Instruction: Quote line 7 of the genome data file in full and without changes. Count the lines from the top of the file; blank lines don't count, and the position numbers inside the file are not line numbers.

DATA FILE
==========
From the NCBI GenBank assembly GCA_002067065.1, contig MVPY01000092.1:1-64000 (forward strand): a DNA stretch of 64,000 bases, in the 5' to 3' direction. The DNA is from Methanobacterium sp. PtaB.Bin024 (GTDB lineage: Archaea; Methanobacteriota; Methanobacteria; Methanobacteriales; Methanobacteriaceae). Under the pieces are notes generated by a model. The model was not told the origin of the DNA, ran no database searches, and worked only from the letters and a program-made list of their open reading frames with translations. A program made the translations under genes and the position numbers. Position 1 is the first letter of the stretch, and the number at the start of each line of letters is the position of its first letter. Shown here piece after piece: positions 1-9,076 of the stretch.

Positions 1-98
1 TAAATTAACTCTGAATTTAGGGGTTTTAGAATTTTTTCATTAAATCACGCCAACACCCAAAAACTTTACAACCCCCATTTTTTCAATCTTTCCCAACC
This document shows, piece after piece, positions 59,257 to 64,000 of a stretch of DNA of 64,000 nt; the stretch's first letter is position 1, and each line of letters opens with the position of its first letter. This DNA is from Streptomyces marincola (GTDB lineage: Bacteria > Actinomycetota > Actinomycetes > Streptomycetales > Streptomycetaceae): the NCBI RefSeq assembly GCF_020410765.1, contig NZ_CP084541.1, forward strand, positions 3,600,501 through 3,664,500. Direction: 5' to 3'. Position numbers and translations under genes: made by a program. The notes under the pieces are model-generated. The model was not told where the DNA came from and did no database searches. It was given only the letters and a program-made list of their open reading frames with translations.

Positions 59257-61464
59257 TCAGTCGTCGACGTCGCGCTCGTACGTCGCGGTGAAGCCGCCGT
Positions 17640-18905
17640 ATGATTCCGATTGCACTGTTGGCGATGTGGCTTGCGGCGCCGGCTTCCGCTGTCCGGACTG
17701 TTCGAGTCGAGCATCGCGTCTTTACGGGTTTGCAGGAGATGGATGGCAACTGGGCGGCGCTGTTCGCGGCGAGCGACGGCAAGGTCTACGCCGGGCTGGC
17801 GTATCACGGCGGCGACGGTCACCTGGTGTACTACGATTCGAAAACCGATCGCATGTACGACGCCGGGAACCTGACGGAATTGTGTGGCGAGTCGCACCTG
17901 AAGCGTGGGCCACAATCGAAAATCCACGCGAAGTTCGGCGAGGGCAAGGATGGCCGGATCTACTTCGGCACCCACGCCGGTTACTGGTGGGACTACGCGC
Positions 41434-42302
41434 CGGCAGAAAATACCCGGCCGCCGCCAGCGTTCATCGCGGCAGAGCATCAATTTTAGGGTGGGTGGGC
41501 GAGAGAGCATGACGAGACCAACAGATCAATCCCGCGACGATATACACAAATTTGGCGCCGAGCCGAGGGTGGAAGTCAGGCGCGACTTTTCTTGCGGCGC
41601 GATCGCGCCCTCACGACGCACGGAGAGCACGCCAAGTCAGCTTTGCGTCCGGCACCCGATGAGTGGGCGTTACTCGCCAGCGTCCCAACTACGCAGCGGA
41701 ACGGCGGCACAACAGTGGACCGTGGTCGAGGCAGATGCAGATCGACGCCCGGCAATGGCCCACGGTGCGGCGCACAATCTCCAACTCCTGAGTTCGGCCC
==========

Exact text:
Positions 17640-18905